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Still-life by Margriet Smulders (Bussum 1955) is characterised by a sumptuous visual language. She finds inspiration in the Dutch paintings of the seventeenth century, in the painters of the Flemish Baroque, in eighteenth-century Italian and German ceiling paintings, in Greek mythology, literature, poetry, contemporary society and herself.

Her photos are close to the tradition of the Dutch still-life because of her dedication to material expression and her use of symbolism. In addition, her work refers to the colourful and limitless Baroque and Rococo ceiling paintings. While Smulders’ photos are now represented worldwide in numerous museums, company collections and private collections, they are created in the privacy of her studio:

“In my studio, there is a mirrored container into which I pour water, sometimes mixed with milk or ink or beet juice. I drape pieces of cloth and branches above my mirrored container and in the water I put feathers, winding glassware and blooming flowers from our flower garden. I take the photo diagonally from above so that I can see the composition reflected in the mirror below the rippling water surface.”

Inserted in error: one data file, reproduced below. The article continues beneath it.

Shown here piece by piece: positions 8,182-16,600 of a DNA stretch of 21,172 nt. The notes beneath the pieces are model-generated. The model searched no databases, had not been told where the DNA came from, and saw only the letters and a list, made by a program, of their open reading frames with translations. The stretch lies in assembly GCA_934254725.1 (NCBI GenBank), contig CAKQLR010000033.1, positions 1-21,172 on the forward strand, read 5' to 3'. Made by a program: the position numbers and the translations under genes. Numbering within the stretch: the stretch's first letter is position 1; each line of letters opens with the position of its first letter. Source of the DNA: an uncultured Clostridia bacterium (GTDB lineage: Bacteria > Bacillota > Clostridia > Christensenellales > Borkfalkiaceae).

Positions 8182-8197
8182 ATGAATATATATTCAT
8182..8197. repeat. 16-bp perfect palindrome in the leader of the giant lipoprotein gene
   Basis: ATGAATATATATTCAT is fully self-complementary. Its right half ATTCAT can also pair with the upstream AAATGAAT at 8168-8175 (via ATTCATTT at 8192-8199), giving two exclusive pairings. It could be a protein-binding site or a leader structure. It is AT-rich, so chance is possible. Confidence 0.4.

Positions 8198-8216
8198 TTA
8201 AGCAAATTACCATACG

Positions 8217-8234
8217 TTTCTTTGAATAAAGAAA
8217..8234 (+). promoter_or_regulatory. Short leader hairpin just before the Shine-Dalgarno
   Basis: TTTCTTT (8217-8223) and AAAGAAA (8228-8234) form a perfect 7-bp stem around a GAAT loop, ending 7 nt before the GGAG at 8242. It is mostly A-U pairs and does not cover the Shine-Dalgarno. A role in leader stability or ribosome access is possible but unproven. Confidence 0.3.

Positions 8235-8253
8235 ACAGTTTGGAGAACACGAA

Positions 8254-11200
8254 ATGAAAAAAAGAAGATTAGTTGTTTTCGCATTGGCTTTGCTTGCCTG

Contour Gallery’s latest exhibition highlights the well-known Dutch female artist Margriet Smulders, who has been working for over 25 years in art and has a deep fascination with the changeability of nature and femininity.Her photography is reminiscent of eighteenth-century ceiling paintings that offer a glimpse into eternity. With flowers, fruit, shells and water – the fruits of nature – Smulders creates sumptuous paradises.

In her layered still lifes, Margriet bends nature to her will in an attempt to order the chaos. She invites us to indulge in an abundance of colours and shapes.

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